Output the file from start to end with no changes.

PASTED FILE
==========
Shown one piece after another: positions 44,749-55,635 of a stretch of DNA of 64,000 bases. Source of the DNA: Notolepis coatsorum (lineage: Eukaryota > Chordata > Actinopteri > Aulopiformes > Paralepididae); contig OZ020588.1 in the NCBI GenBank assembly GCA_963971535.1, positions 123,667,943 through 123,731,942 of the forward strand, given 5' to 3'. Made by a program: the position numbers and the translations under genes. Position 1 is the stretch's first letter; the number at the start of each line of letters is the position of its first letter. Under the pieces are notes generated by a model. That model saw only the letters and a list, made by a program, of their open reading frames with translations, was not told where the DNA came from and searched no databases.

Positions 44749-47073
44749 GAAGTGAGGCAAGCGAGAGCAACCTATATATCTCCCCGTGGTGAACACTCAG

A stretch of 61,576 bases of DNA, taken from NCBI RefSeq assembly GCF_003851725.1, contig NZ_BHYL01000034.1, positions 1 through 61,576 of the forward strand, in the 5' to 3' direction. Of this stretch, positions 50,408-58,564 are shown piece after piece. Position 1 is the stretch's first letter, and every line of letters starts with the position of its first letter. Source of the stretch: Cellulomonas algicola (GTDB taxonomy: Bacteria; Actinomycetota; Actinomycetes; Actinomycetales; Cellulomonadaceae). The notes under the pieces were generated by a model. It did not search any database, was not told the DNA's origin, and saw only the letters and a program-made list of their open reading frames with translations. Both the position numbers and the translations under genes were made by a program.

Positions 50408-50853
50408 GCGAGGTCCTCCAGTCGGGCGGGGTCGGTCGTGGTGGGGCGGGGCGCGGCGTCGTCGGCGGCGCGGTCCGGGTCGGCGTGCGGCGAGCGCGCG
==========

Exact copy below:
Shown one piece after another: positions 44,749-55,635 of a stretch of DNA of 64,000 bases. Source of the DNA: Notolepis coatsorum (lineage: Eukaryota > Chordata > Actinopteri > Aulopiformes > Paralepididae); contig OZ020588.1 in the NCBI GenBank assembly GCA_963971535.1, positions 123,667,943 through 123,731,942 of the forward strand, given 5' to 3'. Made by a program: the position numbers and the translations under genes. Position 1 is the stretch's first letter; the number at the start of each line of letters is the position of its first letter. Under the pieces are notes generated by a model. That model saw only the letters and a list, made by a program, of their open reading frames with translations, was not told where the DNA came from and searched no databases.

Positions 44749-47073
44749 GAAGTGAGGCAAGCGAGAGCAACCTATATATCTCCCCGTGGTGAACACTCAG

A stretch of 61,576 bases of DNA, taken from NCBI RefSeq assembly GCF_003851725.1, contig NZ_BHYL01000034.1, positions 1 through 61,576 of the forward strand, in the 5' to 3' direction. Of this stretch, positions 50,408-58,564 are shown piece after piece. Position 1 is the stretch's first letter, and every line of letters starts with the position of its first letter. Source of the stretch: Cellulomonas algicola (GTDB taxonomy: Bacteria; Actinomycetota; Actinomycetes; Actinomycetales; Cellulomonadaceae). The notes under the pieces were generated by a model. It did not search any database, was not told the DNA's origin, and saw only the letters and a program-made list of their open reading frames with translations. Both the position numbers and the translations under genes were made by a program.

Positions 50408-50853
50408 GCGAGGTCCTCCAGTCGGGCGGGGTCGGTCGTGGTGGGGCGGGGCGCGGCGTCGTCGGCGGCGCGGTCCGGGTCGGCGTGCGGCGAGCGCGCG